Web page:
KUALA LUMPUR, March 5 (Xinhua) -- The close cooperation between China and Malaysia in vaccine production bodes well for COVID-19 vaccine supply for Malaysia and the region, said drugmakers working on finalizing the localized fill and finish for Chinese company CanSino Biologics' COVID-19 vaccine.
The single-dose vaccine, based on the adenovirus platform, will complement other Chinese vaccines being used in the Association of Southeast Asian Nations (ASEAN), especially as booster shots, Malaysian pharmaceutical company Solution Biologics deputy group managing director Mohd Nazlee Kamal told Xinhua in a recent interview.
Mohd Nazlee said it will be possible to fill and finish some 3 to 6 million doses of vaccines per month when production starts, with Solution Biologics aiming to work hand in hand with CanSino to tap into the ASEAN market and the world market as well.
Malaysia approved the use of the CanSino COVID-19 vaccine in June last year, adding it to its vaccine portfolio alongside Sinovac COVID-19 vaccine and Sinopharm COVID-19 vaccine.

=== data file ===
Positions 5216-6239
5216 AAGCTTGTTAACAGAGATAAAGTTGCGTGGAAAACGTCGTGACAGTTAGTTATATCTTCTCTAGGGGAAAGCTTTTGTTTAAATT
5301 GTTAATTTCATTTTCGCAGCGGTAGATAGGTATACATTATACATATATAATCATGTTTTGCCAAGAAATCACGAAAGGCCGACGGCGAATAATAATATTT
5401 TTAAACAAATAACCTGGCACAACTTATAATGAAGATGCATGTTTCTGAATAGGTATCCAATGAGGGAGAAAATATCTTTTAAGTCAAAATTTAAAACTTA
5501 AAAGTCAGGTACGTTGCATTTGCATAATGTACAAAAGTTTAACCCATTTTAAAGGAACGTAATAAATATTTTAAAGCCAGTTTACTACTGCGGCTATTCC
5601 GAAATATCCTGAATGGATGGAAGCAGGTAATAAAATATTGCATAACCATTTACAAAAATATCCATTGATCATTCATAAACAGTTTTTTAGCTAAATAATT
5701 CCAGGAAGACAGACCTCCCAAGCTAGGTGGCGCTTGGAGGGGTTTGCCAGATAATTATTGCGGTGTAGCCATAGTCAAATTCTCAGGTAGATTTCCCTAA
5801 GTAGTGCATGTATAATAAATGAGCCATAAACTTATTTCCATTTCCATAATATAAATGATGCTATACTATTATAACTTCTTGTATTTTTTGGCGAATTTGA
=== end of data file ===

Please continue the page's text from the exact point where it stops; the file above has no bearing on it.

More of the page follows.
In February, Solution Biologics received good manufacturing practices approval from the National Pharmaceutical Regulatory Agency to formulate and locally fill and finish the CanSino COVID-19 vaccine.
Several countries in ASEAN also use Chinese developed vaccines as part of their national immunization programs, including Indonesia, Thailand, Cambodia and the Philippines.
CanSino Biologics external R&D Vice President Xin Chunlin said both the injectable CanSino vaccine and its inhaled form, which is undergoing trials, would allow a more efficient vaccination for the public.
He said the inhaled form of the vaccine is more flexible, using one-fifth of the formulation of the injectable version, and can stay stable for almost a month under room temperature.
Xin, together with Wang Hongyi, vice president of CanSino's international business, has visited several countries including Mexico, Pakistan, Malaysia and Indonesia, countries which Wang said were eager to cooperate with China in obtaining the technology.
Elaborating on the significance of localized fill-and-finish production of adenovirus-based vaccines in Malaysia, Genome and Vaccine Institute director Ghows Azzam said the move would be a game-changer for Malaysia, which is seeking to develop and manufacture its own vaccines.
Ghows said the close cooperation between China and Malaysia has facilitated the country in building up its vaccine capacity.
"The support from the government and of course, the good relationship with the Chinese government will definitely help us to catalyze our innovation in vaccine development," he said. ■